Storage Battery to Power an Electricity Evolution in Los Angeles

A Zondits Rundown: AES Corporation to Power an Electricity Evolution in Los Angeles

  • By 2021 the Los Angeles “peaker,” a natural gas-burning power plant in Long Beach, will be replaced by the world’s largest storage battery, capable of holding and delivering over 100 megawatts of power an hour for four hours. 
  • For reference, the output of 100 MW is roughly a tenth of the power delivered by a modern nuclear power plant.
  • California’s Public Utilities Commission set a target requiring utilities to build their capacity to store energy, to use more renewable energy and to cut the state’s greenhouse gas emissions 80% by 2050.
  • Southern California Edison Co., picked the designer of the battery, AES Corp., an Arlington, Va., company, against 1,800 other offers to replace the peaker.
  • More than 18,000 lithium ion battery packs would replace a gas-fired power plant used to meet peak demand in Long Beach.
  • And those needs have been particularly crucial in recent months, as warming summer weather coincides with the much-documented troubles at the Aliso Canyon natural gas storage facility.
  • GTM Research forecasts that the annual U.S. energy storage market will be valued at $2.5 billion by 2020.

[bctt tweet=”18,000+ lithium ion battery packs replace Long Beach gas-fired power plant used for peak demand.” username=”ZonditsEE”]


World’s Largest Storage Battery Will Power Los Angeles

Scientific America, July 7, 2016

The mega-battery won’t be up and running for five years, and Southern California needs more energy storage capacity yesterday. Officials warn that this summer, the region could face as many as 14 days of scheduled blackouts because of a huge leak earlier this year at the Porter Ranch natural gas storage facility. While the leak has stopped, the facility—which feeds fuel to 17 Los Angeles-area power plants—may not be fully recovered and tested for months.

Meanwhile, other utilities are suddenly feeling the need to store substantial quantities of electricity. As John Zahurancik, president of AES’s energy storage company, put it, “It’s a bit of a Wild West open market right now.”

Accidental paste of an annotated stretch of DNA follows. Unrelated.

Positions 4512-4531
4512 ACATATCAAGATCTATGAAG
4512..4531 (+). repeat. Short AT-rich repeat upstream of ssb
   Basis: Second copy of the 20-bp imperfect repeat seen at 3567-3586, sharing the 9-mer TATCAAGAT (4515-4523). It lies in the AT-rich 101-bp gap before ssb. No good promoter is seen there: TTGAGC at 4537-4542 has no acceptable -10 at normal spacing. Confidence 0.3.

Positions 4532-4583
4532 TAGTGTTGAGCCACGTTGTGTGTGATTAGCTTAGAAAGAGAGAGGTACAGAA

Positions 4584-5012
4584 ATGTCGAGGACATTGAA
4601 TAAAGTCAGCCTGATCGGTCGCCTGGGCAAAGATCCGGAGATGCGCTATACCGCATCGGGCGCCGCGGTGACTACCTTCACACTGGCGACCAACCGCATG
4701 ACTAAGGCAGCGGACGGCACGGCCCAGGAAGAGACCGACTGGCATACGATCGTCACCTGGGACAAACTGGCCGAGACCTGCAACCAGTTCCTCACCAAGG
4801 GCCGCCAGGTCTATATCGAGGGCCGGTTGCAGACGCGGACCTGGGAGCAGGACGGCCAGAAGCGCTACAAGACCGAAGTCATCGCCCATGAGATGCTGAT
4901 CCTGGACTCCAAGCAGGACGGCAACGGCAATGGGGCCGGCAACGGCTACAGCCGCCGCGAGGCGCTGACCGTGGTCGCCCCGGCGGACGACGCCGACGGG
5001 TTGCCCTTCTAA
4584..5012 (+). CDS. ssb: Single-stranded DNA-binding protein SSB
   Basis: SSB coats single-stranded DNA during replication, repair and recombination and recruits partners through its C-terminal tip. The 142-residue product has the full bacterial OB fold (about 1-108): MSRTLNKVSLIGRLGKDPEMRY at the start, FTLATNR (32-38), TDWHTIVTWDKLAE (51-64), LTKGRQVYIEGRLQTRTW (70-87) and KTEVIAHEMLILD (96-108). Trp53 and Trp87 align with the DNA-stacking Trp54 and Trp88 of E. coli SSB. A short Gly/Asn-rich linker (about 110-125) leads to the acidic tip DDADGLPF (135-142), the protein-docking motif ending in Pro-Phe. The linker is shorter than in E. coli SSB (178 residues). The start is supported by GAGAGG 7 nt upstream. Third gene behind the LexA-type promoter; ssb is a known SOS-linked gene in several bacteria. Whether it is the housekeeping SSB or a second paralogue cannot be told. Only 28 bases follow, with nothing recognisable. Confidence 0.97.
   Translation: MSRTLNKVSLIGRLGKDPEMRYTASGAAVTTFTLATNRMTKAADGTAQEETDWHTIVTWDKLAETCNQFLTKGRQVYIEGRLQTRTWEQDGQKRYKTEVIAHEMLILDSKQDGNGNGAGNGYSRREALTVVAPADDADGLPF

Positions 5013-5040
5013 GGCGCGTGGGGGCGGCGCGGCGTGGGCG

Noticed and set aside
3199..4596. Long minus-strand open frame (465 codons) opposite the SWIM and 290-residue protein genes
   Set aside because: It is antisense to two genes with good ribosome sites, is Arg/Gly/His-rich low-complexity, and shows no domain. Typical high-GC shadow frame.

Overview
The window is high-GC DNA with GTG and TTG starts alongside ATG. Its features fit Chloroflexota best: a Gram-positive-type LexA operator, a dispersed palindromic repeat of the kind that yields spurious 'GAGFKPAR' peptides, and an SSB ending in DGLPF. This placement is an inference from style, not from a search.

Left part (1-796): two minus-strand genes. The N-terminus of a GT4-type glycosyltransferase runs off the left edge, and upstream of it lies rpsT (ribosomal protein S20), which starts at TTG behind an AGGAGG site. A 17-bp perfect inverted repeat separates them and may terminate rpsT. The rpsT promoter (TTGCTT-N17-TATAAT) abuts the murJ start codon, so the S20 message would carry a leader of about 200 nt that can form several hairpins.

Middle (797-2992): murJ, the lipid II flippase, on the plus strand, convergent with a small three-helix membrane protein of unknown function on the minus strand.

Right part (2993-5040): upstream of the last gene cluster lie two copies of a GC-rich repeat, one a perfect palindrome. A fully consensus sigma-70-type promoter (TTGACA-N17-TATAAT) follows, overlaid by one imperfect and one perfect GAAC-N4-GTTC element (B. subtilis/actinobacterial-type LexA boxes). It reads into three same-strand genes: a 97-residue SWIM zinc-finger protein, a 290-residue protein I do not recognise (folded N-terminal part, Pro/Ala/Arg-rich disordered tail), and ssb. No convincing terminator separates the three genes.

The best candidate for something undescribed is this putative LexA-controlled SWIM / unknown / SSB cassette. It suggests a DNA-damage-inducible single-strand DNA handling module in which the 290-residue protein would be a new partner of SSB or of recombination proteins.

The United Kingdom is shopping for energy storage systems to be installed around London, and New York state, Hawaii and Chile are looking at energy storage as an alternative to building more expensive power plants.

What’s driving this scenario is a growing abundance of cheap solar and wind power and entrepreneurs looking for ways to store and sell more of it. Meanwhile, power projections of older coal- and gas-fired power plants are leading owners to shut more down, leaving more gaps in electricity distribution systems because they will no longer be able to compete with cheaper solar and wind power.

“We’re already caught up in the onset of a major transformation that’s going to happen. There are over a million solar rooftops now” in the United States, explained Guenter Conzelmann, a power sector analyst at the Department of Energy’s Argonne National Laboratory near Chicago.

Within two or three years, he estimates, there could be as many as 800,000 electric vehicles in the United States, an event that could drive prices for lithium-ion batteries further down and result in the storage of more renewable energy in the suburbs, at the edges of power systems that feed cities.



So far, most utilities have finessed the issue of accumulating solar power by allowing homeowners with solar arrays to sell some of their power back to the grid, a practice called net metering.

“You’re basically using the grid as a battery. This is why some utilities are a little bit leery about this. The big question is, who pays for it?” said Haresh Kamath, a senior manager at the Electric Power Research Institute (EPRI), a nonprofit group funded by the electric utility industry.

Big, grid-sized batteries can run into the millions of dollars, but the damages from blackouts and power surges caused by wildly fluctuating voltages can easily run into the billions.


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